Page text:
Flying a "bingo" profile is an emergency situation with small margin for error. Checking our charts during climb-out, and given the large distance error, we soon realized making it to NAS Moffett without running out of gas was very questionable. It would be close. Certainly, neither of us relished a midnight ejection into the icy cold waters of the northern Pacific, and a Search & Rescue (SAR) operation. But we began to seriously prepare for that real possibility.
To gain the greatest distance with the least amount of fuel, the charted bingo profile must be flown precisely. This involves climbing to the specific altitude mandated for the given range, then later beginning a long slow glide at idle power at a predetermined distance from the bingo field. Naturally, the bulk of the precious remaining fuel is burned in the initial climb. Very little fuel is needed for the long, slow glide to touchdown.
Still in our fuel-burning climb, but having nearly reached our prescribed altitude, we switched radio frequencies to a different Midway air traffic controller. At check-in, he asked for our fuel state. We responded with, "one-point-six" (1,600 lbs.)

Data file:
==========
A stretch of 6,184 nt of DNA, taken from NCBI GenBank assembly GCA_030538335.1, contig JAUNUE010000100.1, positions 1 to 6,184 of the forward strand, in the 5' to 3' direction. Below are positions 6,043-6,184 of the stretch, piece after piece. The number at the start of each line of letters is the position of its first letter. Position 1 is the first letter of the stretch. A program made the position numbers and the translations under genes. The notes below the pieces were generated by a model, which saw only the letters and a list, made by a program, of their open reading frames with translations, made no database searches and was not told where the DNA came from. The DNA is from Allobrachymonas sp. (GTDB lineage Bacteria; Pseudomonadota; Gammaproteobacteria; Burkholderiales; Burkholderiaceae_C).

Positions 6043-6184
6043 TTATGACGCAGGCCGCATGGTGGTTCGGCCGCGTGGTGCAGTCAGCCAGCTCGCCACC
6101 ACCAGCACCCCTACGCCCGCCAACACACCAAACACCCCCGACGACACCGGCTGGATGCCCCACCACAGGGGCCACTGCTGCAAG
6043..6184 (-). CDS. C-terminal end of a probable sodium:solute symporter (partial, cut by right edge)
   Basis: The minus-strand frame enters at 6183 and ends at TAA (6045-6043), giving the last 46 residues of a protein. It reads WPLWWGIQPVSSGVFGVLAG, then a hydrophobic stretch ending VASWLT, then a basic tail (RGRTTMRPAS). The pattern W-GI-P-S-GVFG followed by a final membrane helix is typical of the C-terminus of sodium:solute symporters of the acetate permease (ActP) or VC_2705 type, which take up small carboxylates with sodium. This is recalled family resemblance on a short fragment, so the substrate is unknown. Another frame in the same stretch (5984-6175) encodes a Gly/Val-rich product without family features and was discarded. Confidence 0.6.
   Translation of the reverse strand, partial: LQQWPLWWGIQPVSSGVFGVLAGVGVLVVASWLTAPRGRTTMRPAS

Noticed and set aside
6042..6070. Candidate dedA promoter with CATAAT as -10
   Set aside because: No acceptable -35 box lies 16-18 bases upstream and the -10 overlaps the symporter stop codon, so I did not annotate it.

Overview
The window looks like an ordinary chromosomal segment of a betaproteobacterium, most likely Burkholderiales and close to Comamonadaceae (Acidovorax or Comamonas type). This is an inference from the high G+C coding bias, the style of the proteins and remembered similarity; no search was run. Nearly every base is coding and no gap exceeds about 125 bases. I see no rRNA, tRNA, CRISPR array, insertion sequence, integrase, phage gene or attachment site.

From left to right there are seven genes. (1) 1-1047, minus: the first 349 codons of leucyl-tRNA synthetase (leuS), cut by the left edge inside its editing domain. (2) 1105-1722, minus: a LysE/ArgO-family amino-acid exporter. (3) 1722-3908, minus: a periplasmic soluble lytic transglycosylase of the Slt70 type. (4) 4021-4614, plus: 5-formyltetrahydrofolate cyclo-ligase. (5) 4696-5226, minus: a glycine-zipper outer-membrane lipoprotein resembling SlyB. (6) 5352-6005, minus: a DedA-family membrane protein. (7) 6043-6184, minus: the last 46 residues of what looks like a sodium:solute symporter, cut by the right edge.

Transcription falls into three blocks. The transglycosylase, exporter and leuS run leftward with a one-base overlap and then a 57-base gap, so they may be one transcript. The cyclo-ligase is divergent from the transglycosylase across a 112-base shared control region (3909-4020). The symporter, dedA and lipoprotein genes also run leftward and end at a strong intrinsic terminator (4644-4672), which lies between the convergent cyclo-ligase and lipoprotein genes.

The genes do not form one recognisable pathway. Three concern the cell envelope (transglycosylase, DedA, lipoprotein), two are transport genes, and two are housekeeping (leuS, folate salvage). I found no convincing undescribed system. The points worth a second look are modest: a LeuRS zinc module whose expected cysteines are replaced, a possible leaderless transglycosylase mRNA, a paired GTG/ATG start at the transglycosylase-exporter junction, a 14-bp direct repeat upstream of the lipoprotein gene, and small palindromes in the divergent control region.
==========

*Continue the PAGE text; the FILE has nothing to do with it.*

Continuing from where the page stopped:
There was a long pause. Then, the controller finally responded with the chilling words that ring as clear to me today, as they did 35 years ago:"Sir, you're never going to make it!"
Luckily we did make it, but barely. It was extremely close.
A precisely flown, long idle descent straight to landing (and with a propitious bit of a tailwind) saved us. Our fuel gauges registered virtually empty as we taxied in after landing. . . with my knees slightly shaking on the rudder pedals. In fact, another Midway F-4 just ahead of us actually did flame out for lack of fuel while taxiing inbound.
Then once we were refueled – just like immediately climbing back onto a bucking horse after being thrown - we launched once again into the late dark night, for our return to the ship.
The Midway had by then escaped the fog bank, and was now steaming in the clear, yet thick black Pacific night. Thankfully, she now had updated and accurate bingo field information. Totally drained, physically and emotionally, we finally landed aboard her at 2 AM, went to our bunkroom, called it a night, and collapsed!
But in my dreams that night - as well as today, so many years later - I can still vividly hear that young air-controller hauntingly say . . . "Sir, you're never going to make it!"
* "Throw a nickel on the grass" is a common fighter pilot expression meaning roughly, good fortune. It was taken from an old Korean War Air Force song.
["RO" - Short for "RIO", (pronounced "Rhree-Oh"), for Radar Intercept Officer.]